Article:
Mayor Dennis Clough believes the time has come for Westlake to have its own commemorative street clock.
Clough, Finance Director Prashant Shah, Service Director Paul Quinn and Community Services Director Joyce Able Schroth traveled to Cincinnati July 18 to visit the offices of the Verdin Company, a manufacturer of bells and clock towers.
The mayor would like a permanent monument commemorating the community’s 200th birthday, such as a street clock, to be erected this year.
“I think it’s something worthwhile for celebrating our bicentennial,” Clough said in remarks at a City Council committee meeting Thursday.
During his travels, Clough said, he observed that other cities had installed their own commemorative street clocks. At mayors’ conferences attended by Clough, companies such as Verdin displayed their clocks to municipal leaders.
The mayor said City Hall, on Hilliard Boulevard, is his favored location for such a clock. Other possible locations, Clough said, are Clague Park, Westlake Recreation Center and the corner of Hilliard Boulevard and Dover Center Road.
Of the various models manufactured by Verdin, Clough said he personally favors the Heritage Limited Edition four-face street clock. Standing at a height of 17 feet 10 inches, the Heritage can be ordered with a built-in digital carillon, or bell instrument, that plays chimes on the hour and a variety of musical selections for special occasions.
Street clocks of the type Verdin manufactures have a starting price of $10,000 and can run to $50,000 or more, he said.
The street clock Clough would like the city to purchase costs about $35,000, he said.
Clough decided to pursue the street clock idea after the Westlake-Westshore Arts Council abandoned plans to erect a public art sculpture to commemorate the city’s bicentennial.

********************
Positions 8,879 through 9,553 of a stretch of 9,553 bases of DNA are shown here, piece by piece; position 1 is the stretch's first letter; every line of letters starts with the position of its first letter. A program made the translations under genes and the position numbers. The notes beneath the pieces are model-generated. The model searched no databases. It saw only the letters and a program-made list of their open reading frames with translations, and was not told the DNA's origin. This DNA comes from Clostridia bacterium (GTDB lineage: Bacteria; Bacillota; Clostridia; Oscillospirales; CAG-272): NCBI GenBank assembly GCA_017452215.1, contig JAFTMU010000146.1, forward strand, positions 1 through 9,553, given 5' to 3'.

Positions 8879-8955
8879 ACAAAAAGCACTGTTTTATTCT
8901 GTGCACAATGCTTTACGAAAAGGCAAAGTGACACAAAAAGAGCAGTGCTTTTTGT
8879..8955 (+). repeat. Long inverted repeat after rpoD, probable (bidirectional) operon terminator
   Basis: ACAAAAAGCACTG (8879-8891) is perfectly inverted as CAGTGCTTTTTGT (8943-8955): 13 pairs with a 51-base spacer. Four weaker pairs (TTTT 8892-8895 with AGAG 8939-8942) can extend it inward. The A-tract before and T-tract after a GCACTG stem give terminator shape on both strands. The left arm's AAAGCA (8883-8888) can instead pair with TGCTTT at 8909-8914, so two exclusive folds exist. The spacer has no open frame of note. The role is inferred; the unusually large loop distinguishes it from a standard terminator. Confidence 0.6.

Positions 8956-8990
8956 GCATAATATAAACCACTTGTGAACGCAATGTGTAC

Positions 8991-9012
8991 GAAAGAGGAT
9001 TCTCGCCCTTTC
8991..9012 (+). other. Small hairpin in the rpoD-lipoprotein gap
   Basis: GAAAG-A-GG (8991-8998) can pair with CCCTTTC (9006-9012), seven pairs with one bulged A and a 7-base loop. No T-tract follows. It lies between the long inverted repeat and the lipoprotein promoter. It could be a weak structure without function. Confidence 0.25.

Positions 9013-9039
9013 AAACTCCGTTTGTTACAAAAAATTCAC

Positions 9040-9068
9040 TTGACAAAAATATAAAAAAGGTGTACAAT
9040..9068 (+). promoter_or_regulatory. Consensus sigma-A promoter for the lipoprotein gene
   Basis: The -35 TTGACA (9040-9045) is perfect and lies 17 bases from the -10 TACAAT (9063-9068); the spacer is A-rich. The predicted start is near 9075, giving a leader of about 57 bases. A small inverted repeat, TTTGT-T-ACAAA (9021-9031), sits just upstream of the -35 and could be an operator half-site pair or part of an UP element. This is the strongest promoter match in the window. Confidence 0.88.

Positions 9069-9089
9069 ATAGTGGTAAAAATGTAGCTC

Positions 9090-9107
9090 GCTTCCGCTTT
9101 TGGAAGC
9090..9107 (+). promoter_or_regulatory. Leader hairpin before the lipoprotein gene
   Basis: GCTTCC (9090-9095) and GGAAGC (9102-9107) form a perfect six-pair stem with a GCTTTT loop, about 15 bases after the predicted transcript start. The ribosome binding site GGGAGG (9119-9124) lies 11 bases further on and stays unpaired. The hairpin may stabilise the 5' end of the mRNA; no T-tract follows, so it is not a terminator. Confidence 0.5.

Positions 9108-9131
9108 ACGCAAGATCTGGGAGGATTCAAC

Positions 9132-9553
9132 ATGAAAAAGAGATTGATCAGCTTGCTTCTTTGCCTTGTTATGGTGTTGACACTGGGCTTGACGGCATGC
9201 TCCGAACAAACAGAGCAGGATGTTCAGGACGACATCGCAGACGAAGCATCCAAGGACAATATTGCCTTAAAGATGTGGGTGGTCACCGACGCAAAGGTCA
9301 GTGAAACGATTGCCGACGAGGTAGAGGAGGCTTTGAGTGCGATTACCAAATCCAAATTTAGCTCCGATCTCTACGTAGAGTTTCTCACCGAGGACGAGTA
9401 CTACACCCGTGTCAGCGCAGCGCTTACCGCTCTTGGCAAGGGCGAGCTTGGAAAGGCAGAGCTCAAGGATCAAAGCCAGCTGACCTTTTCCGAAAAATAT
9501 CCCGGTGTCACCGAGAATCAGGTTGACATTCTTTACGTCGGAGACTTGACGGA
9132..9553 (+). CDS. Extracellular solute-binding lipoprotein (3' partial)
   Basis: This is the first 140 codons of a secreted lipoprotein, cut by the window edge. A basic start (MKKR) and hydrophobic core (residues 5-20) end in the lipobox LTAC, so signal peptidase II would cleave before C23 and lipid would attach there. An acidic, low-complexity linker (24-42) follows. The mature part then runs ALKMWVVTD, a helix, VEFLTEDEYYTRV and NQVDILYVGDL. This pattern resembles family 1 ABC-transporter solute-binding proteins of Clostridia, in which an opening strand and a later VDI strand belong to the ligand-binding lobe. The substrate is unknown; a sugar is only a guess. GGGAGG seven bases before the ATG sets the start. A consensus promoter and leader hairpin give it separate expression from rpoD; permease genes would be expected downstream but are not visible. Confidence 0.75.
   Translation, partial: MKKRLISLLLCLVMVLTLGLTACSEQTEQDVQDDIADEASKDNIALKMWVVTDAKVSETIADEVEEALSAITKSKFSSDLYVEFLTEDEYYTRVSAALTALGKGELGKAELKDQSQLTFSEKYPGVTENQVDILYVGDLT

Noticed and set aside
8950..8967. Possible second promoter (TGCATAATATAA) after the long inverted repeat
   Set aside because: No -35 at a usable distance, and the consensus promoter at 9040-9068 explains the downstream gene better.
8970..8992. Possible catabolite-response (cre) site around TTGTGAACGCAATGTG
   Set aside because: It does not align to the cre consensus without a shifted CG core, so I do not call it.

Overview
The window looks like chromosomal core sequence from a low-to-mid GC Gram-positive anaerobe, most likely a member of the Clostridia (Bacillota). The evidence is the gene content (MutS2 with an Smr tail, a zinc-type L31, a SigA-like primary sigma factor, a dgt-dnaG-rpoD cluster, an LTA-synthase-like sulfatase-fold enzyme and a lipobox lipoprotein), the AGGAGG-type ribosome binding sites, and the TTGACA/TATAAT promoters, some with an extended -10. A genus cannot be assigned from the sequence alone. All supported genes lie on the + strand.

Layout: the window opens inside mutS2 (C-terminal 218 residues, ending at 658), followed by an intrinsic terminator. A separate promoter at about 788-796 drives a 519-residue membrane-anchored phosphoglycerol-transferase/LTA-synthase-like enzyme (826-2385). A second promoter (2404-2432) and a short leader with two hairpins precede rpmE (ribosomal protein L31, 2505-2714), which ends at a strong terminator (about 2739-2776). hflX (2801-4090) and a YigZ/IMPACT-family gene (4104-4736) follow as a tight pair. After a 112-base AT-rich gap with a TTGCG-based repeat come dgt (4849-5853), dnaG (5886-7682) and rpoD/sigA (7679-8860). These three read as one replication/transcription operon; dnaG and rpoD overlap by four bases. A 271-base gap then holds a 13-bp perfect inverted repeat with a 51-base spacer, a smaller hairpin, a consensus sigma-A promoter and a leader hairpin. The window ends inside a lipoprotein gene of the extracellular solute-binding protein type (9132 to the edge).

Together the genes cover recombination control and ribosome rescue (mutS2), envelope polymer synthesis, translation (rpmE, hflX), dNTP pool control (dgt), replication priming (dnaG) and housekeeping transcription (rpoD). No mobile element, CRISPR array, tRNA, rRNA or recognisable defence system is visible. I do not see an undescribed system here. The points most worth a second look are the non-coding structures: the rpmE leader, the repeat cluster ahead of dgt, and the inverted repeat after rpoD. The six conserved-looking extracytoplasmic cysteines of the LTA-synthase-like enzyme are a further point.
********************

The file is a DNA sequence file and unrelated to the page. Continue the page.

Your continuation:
Marge Widmar, president of the arts group, said the organization originally proposed spending about $35,000
for such a project. The city had earmarked $100,000 for bicentennial activities and discussed contri-buting $12,500 of that to the
Clough said the $12,500 in city dollars earmarked for the bicentennial sculpture could now be used for the street clock. Money raised from a bicentennial ball planned for Nov. 12 at LaCentre Conference and Banquet Center, also previously earmarked for the sculpture, could now go toward the clock, the mayor said. Donations would also be sought to purchase the clock, he said.
The street clock could be erected before the end of Westlake’s bicentennial year, Clough noted. But in order to install a clock by Nov. 14, the anniversary of Dover Township’s incorporation, the order will have to be placed in September, the mayor said.
The Westlake-Westshore Arts Council has returned money that had been pledged for the bicentennial sculpture, Widmar said. While the organization does have some money in its coffers set aside for public art, Widmar said she does not see the organization contributing to the proposed street clock.
After working on the project for more than a year, the arts council decided earlier this month to discontinue its efforts. Thirty-five thousand dollars was not sufficient to attract the high-quality artist they sought, Widmar told West Life. The arts council also decided it did not have the staff necessary to raise the money for such a project, at least not this year, she added.
The arts council wanted to back a public art project the right way, Widmar said, not just put up a sculpture for the sake of doing something for the city’s bicentennial. Widmar added that she would have liked to see the organization continue to work on the public art project, even if it was not completed by the end of the year.
It’s unclear how the now-abandoned bicentennial public art project would have compared to the 16-foot-tall stainless steel sculpture at the corner of Hilliard Boulevard and Dover Center Road. Erected in 2005, the $30,000 sculpture was created by Westlake native Harold Balazs. The Westlake-Westshore Arts Council spent three years raising money for that project.
A formal call for artists for the bicentennial project was never issued, Widmar said, so it’s impossible to know what ideas would have emerged had the project proceeded.
“In all fairness, one could not have had something in mind ahead of time,” Widmar explained.